How-to: Choose a Camera for Touring
Bicycle touring and photography seem to go hand and hand, and it makes sense. You get to travel to incredible places at a relatively slow pace, there is plenty of time to kill, and after the tour is over you want to be able to share your experiences with others. Just thinking about the staff at Adventure Cycling, where I worked until recently, there have been some incredible photographers within our own walls over the years, including Aaron Teasdale, Tom Robertson, John Sieber, and our co-founder, Greg Siple.
I'm by no stretch a great photographer, but I do love shooting photos on bike trips. One thing I have learned over the years is that it is really easy to start geeking out on camera equipment just as you can on bike equipment, which is incredibly dangerous. I don't need a fancy DSLR, just like a don't need a custom Co-Motion with a Rohloff hub, but I want them both anyway. Fortunately, common sense takes hold of me before I dig myself too far into debt, and I find a good compromise. For those of you in a similar boat wanting a high-quality camera, but not wanting to drop thousands of dollars, there are some excellent options available.
Four years ago I bought a used Canon G9 for a bike tour, and even now I still toss it into my jersey pocket for nearly every ride I go on. The current Canon G12 is capable of taking very high-quality photos, in addition to 1280p x 720p HD video. There are a lot of manual control options available -- so, depending on your skill level, you can really play around with aperture and shutter speed for some unique photos. If the G12 holds up as well as my G9 has been, it's a camera that can survive a lot of tours, making it a pretty good deal for $500.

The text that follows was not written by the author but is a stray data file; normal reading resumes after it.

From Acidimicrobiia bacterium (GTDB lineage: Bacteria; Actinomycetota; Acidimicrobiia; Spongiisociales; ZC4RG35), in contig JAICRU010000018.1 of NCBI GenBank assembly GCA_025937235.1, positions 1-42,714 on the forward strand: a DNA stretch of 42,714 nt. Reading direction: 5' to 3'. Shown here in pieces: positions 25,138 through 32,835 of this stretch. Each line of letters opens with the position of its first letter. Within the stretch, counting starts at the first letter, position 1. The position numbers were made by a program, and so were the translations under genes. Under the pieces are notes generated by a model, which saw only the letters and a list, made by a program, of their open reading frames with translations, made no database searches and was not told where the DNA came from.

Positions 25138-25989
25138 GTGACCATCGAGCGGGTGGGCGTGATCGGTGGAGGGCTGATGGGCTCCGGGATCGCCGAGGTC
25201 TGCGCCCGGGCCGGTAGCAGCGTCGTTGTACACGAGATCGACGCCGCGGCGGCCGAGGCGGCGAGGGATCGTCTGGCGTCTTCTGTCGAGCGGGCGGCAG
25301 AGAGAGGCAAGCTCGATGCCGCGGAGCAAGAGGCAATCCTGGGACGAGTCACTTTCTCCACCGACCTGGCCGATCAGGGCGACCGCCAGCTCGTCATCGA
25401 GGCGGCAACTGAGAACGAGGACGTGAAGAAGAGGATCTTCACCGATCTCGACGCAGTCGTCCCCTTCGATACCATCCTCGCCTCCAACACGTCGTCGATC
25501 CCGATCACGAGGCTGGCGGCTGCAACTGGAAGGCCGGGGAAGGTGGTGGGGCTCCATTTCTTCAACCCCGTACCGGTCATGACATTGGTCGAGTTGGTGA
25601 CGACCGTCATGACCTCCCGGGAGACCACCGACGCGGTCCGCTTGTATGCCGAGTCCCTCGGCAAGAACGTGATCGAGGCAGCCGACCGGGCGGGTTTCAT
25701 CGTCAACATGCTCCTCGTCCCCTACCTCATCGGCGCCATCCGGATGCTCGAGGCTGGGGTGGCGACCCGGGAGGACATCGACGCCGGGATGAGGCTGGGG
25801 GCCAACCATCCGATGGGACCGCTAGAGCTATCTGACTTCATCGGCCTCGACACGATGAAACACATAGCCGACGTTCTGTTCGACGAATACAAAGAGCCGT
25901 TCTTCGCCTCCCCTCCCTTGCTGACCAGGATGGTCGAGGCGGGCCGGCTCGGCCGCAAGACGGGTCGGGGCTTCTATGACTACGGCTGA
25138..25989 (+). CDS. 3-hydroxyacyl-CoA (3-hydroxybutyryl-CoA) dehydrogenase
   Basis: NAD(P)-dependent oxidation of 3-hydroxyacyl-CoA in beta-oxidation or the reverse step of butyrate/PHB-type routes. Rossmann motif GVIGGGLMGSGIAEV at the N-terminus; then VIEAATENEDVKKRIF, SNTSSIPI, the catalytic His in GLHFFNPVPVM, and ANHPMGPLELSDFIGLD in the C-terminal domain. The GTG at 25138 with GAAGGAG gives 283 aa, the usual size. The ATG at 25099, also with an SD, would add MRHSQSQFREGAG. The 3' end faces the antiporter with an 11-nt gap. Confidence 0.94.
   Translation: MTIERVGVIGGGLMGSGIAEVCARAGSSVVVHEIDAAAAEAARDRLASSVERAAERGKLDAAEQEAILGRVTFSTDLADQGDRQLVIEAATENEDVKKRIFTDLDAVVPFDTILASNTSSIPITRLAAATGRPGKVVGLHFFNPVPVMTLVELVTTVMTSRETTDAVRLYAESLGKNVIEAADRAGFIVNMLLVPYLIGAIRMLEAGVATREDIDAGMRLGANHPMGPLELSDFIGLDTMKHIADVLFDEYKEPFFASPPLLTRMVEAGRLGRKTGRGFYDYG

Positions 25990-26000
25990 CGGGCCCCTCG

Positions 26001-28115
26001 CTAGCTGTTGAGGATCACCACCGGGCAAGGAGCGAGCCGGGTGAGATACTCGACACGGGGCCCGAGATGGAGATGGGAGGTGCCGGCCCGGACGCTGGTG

If you want to be able to swap lenses but don't want a heavy or bulky camera, the mirrorless Lumix cameras from Panasonic look really attractive. The Panasonic Lumix DMC GX-1 camera body is very low profile like a simple point-and-shoot, but it accepts a number of zoom lenses to give you a ton of options. Just like the camera body, the Panasonic lenses are small and light, so you would have no problem fitting this camera along with two or three extra lenses into a small handlebar bag. You can shoot high-resolution photos at 16 megapixels, and you have the ability to capture 1080 HD video. The camera runs around $800, which includes the 14-42mm kit lens.
This article originally appeared at Josh's Adventure Cycling Blog column, Touring Gear and Tips, on February 4, 2012. Obviously, it is not an exhaustive piece on choosing a camera, but it puts forth some good ideas. We'd love to hear from you readers about your choices in cameras for touring!
Top photo by Sarah Raz; others by Josh Tack